From Wildsong
Jump to navigation Jump to search

Notes on FoxtrotGPS, a friendly open source GPS navigation program.


Wish list

Cursor that shows heading User selectable cursors

OBD II information: Complete sensor information from OBD II, both raw and processed

Advanced GPS information page (Like gpsmon output!) including:

  • Satellite information
  • DOP

Ham radio integration

User guide

Foxtrot on the Openmoko

Command line option: (just one) --fullscreen to start in fullscreen mode


There are 7 buttons on the left sidebar

  1. Show info - toggle a panel on the right side on/off
  2. Fullscreen toggle
  3. Zoom in
  4. Zoom out
  5. Autocenter - Keeps the map centered on the current GPS position.
  6. Next - Selects the next map source - the list of map sources is set in the Configuration panel
  7. Prev - Selects the previous map source


Context menu

this point

show friends

show POIs

show photos

ways & routes >


photos >

my position >

map download

map detail >

Right panel

Toggled on/off with the i button.

Arrows at top rotate through 4 panels:

1 Trip Meter

2 Friends

3 Tracks

4 Configuration


Looks like you can register at a central web server, and send updates on your position at a selectable interval (default 5 minutes). You can set a status ("What are you doing")

Peeking at the code, it looks like it's using "curl" to send messsges to a Web server.

The projects list at suggests that standards would be better and that a couple possibilities are XMPP (Jabber) and

I am looking at GeoRSS and wondering if it's applicable. GeoRSS supports drawing shapes (not just points) on a map, so for example the extent of a flood could be transmitted as a polygon.

I am also wondering how to fit APRS into the picture. I'd like to have APRS stations appear on my FoxtrotGPS map.


Set up gpsd after connecting a GPS device by first figuring out which port your GPS is on and then running dpkg-reconfigure gpsd.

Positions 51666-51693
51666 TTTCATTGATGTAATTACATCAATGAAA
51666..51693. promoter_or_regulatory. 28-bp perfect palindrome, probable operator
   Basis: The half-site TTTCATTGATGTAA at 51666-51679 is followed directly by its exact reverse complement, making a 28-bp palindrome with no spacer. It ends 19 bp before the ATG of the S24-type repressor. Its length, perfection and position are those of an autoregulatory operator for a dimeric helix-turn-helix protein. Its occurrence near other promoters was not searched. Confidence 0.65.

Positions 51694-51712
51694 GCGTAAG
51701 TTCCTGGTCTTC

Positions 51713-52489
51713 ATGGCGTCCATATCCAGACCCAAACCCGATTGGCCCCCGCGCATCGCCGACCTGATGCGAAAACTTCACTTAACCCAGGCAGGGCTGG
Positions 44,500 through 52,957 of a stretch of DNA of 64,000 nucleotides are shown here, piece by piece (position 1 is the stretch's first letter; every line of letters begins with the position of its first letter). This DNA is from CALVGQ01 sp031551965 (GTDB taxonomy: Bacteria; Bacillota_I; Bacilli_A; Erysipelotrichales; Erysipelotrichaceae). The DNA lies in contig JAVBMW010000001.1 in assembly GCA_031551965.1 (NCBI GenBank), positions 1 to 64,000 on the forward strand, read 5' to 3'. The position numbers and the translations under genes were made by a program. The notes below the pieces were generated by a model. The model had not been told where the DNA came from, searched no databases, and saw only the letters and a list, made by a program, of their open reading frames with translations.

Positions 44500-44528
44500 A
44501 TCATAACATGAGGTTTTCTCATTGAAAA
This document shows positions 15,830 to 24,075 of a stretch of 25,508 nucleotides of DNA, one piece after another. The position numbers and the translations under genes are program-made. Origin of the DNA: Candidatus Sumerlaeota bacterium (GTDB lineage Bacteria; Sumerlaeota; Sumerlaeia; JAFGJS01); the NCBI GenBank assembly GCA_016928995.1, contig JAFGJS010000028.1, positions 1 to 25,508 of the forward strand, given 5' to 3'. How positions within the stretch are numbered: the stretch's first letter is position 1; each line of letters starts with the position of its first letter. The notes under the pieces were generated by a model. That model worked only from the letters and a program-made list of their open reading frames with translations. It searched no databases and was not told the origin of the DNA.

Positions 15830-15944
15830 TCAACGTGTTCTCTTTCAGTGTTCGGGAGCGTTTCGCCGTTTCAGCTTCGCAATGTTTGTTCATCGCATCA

Testing gpsd: run the command line program, gpsmon it will give you all it knows about where you are. For example,

localhost:2947:               Generic NMEA>
?Time: 2010-12-11T04:32:57.0Z  Lat:  44 32' 44.269" N  Lon: 123 15' 45.931" W  ?
?????????????????????????????????? Cooked PVT ??????????????????????????????????

Look and feel

I need to figure out how to make FoxtrotGPS look good on my 7" monitor on 8track. I know this is possible because it runs on Openmoko phones.

X resources

Developer stuff

FoxtrotGPS builds on a rich foundation of open source components.

Building on Ubuntu 10.04

Actually this works on my Debian 5.0 machine, too.


Taken straight from the source

What I had to install

Starting with a machine that's been used to compile and build projects, I still had to install some stuff.

I downloaded and built curl and gpsd from source, Ubuntu version is outdated.

sudo apt-get install libgconf2-dev libglade2-dev curl sqlite3 libsqlite3-dev \
  libxml2-dev libexif-dev libcurl3
sudo apt-get install bzr
sudo apt-get install autoconf intltool libtool

bzr branch
cd foxtrotgps-dev/
sudo make install

It runs!

Contributing changes

Overview of the steps:

  1. Log in (you only have to do this once on a computer).
  2. Create a branch.
  3. Edit files, fix your bug or add your change.
  4. Commit the files that changed (which only affects your computer).
  5. Send the changes to the maintainer, there are several ways to do this.
  6. The maintainer(s) will evaluate your change and if they are acceptable, merge them into the trunk in a timely fashion.
  7. Update your source code from the trunk

More details:

Log in, using your own email address.

~/src$ bzr whoami "John Doe <[email protected]>"